Amazon Athena
User Guide

Querying Amazon VPC Flow Logs

Amazon Virtual Private Cloud flow logs capture information about the IP traffic going to and from network interfaces in a VPC. Use the logs to investigate network traffic patterns and identify threats and risks across your VPC network.

Before you begin querying the logs in Athena, enable VPC flow logs, and configure them to be saved to your Amazon S3 bucket. After you create the logs, let them run for a few minutes to collect some data. The logs are created in a GZIP compression format that Athena lets you query directly.

Creating the Table for VPC Flow Logs

To create the Amazon VPC table

  1. Copy and paste the following DDL statement into the Athena console. This query specifies ROW FORMAT DELIMITED and omits specifying a SerDe. This means that the query uses the LazySimpleSerDe for CSV, TSV, and Custom-Delimited Files. In addition, in this query, fields are terminated by a space.

  2. Modify the LOCATION 's3://your_log_bucket/prefix/AWSLogs/{subscribe_account_id}/vpcflowlogs/{region_code}' to point to the S3 bucket that contains your log data.

    CREATE EXTERNAL TABLE IF NOT EXISTS vpc_flow_logs ( version int, account string, interfaceid string, sourceaddress string, destinationaddress string, sourceport int, destinationport int, protocol int, numpackets int, numbytes bigint, starttime int, endtime int, action string, logstatus string ) PARTITIONED BY (dt string) ROW FORMAT DELIMITED FIELDS TERMINATED BY ' ' LOCATION 's3://your_log_bucket/prefix/AWSLogs/{subscribe_account_id}/vpcflowlogs/{region_code}/' TBLPROPERTIES ("skip.header.line.count"="1");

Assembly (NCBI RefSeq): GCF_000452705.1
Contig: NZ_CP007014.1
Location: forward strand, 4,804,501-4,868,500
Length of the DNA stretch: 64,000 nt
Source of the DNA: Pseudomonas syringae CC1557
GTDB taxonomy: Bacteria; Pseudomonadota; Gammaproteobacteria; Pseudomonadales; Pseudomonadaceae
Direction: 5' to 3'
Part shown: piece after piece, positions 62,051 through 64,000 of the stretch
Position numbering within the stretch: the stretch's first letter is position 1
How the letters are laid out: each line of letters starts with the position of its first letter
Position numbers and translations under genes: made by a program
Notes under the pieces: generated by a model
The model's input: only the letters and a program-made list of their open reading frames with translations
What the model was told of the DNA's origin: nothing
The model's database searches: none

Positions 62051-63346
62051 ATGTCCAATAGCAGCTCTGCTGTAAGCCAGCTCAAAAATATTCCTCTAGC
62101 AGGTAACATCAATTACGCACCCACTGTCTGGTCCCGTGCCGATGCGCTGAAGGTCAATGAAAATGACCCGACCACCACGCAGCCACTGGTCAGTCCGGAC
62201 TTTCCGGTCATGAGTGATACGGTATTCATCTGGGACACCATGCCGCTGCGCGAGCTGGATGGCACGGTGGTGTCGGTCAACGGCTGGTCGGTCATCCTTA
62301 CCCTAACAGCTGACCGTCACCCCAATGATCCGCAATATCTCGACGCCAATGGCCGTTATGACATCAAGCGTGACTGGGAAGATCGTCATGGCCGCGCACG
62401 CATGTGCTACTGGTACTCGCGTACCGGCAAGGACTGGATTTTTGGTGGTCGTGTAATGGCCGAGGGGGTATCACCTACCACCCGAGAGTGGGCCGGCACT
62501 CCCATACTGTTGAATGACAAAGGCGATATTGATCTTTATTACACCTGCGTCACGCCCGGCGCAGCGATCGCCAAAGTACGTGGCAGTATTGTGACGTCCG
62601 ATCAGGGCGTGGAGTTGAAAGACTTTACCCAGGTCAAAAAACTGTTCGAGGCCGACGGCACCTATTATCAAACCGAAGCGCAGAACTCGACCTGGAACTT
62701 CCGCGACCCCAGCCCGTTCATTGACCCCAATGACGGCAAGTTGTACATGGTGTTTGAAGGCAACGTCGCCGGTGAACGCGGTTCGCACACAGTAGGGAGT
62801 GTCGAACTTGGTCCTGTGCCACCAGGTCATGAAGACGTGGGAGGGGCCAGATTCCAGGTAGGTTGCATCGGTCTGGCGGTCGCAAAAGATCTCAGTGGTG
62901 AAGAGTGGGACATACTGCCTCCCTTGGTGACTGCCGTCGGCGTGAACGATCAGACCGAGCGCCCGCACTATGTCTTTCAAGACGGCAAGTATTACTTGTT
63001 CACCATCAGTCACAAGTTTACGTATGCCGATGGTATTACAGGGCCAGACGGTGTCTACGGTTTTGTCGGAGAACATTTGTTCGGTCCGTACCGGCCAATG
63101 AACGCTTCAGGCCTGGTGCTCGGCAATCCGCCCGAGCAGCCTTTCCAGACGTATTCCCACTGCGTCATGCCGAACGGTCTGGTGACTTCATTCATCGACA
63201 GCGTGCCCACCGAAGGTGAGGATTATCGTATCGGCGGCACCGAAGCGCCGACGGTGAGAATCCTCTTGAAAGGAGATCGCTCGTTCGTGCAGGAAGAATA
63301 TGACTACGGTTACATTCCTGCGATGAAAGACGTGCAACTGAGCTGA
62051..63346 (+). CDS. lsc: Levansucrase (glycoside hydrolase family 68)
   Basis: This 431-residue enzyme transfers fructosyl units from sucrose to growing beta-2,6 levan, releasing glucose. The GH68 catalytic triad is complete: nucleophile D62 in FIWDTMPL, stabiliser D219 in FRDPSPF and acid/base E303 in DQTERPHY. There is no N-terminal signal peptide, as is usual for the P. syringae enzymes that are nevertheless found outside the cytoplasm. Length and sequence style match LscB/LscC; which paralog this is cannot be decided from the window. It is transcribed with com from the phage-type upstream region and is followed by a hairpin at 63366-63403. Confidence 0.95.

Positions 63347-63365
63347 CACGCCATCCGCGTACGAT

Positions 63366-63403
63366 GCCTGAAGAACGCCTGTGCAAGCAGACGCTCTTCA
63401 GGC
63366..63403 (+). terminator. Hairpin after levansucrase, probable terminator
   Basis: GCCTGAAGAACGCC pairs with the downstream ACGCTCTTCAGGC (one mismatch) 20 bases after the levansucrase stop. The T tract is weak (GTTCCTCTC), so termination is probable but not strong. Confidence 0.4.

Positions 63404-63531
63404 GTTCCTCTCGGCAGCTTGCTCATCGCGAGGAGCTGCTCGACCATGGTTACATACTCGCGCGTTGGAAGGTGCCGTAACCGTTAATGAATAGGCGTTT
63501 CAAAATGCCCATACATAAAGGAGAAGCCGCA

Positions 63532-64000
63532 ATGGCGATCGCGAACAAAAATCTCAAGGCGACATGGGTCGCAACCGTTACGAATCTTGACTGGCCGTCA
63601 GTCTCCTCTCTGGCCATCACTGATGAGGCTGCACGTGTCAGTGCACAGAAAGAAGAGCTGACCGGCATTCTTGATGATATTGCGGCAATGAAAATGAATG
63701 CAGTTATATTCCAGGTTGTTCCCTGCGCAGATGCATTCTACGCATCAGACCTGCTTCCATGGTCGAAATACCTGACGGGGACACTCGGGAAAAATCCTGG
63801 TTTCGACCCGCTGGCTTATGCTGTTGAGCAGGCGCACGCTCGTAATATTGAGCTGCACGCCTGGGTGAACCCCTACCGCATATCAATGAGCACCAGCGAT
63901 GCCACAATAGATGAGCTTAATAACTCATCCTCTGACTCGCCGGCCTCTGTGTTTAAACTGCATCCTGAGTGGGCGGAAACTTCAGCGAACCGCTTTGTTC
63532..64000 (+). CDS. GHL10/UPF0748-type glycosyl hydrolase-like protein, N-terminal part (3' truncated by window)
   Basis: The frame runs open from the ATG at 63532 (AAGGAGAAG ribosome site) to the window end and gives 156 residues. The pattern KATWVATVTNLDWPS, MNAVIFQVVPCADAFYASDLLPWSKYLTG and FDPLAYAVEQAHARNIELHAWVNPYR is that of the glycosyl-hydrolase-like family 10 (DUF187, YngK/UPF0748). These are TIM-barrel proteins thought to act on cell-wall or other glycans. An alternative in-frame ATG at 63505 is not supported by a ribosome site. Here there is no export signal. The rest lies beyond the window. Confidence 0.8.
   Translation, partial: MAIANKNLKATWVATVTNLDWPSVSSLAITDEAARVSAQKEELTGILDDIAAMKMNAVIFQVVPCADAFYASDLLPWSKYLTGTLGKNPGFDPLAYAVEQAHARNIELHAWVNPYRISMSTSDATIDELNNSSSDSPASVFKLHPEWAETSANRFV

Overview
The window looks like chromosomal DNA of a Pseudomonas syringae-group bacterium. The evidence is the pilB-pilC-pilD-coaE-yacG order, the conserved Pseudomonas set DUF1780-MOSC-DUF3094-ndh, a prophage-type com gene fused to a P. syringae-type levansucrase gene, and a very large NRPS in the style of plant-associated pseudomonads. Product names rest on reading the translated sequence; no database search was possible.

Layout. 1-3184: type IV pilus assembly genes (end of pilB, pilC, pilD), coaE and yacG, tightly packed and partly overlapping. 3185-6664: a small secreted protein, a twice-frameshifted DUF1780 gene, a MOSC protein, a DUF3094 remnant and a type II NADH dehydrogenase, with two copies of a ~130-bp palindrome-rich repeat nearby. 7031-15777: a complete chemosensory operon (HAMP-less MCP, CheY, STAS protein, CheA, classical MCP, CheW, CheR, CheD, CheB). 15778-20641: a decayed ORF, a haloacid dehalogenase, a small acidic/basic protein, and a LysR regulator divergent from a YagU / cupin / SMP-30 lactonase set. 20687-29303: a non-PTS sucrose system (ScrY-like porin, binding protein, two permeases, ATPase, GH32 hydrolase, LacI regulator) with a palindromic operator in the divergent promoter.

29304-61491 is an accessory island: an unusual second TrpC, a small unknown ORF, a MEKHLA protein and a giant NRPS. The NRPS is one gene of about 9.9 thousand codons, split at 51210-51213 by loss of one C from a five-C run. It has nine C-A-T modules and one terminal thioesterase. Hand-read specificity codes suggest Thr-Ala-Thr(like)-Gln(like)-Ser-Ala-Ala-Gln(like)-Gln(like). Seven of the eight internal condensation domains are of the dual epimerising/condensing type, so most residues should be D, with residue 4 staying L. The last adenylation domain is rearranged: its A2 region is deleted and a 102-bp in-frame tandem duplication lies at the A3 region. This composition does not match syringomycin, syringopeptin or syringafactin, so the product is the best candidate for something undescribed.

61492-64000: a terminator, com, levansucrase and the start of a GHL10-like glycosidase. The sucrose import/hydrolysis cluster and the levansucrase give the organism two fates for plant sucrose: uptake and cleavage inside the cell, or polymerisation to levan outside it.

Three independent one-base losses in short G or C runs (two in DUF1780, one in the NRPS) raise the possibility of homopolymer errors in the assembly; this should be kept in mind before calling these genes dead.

3. Run the query in Athena console. After the query completes, Athena registers the vpc_flow_logs table, making the data in it ready for you to issue queries.

  4. Create partitions to be able to read the data, as in the following sample query. This query creates a single partition for a specified date. Replace the placeholders for date and location as needed.

    Note

    This query creates a single partition only, for a date that you specify. To automate the process, use a script that runs this query and creates partitions this way for the year/month/day, or use AWS Glue Crawler to create partitions for a given Amazon S3 bucket. For information, see Scheduling a Crawler to Keep the AWS Glue Data Catalog and Amazon S3 in Sync.

    ALTER TABLE vpc_flow_logs ADD PARTITION (dt='YYYY-MM-dd') location 's3://your_log_bucket/prefix/AWSLogs/{account_id}/vpcflowlogs/{region_code}/YYYY/MM/dd';

Example Queries for Amazon VPC Flow Logs

The following query lists all of the rejected TCP connections and uses the newly created date partition column, dt, to extract from it the day of the week for which these events occurred.

This query uses Date and Time Functions and Operators. It converts values in the dt String column to timestamp with the date function from_iso8601_timestamp(string), and extracts the day of the week from timestamp with day_of_week.

SELECT day_of_week(from_iso8601_timestamp(dt)) AS day, dt, interfaceid, sourceaddress, action, protocol FROM vpc_flow_logs WHERE action = 'REJECT' AND protocol = 6 LIMIT 100;

To see which one of your servers is receiving the highest number of HTTPS requests, use this query. It counts the number of packets received on HTTPS port 443, groups them by destination IP address, and returns the top 10.

SELECT SUM(numpackets) AS packetcount, destinationaddress FROM vpc_flow_logs WHERE destinationport = 443 GROUP BY destinationaddress ORDER BY packetcount DESC LIMIT 10;

For more information, see the AWS Big Data blog post Analyzing VPC Flow Logs with Amazon Kinesis Firehose, Athena, and Amazon QuickSight.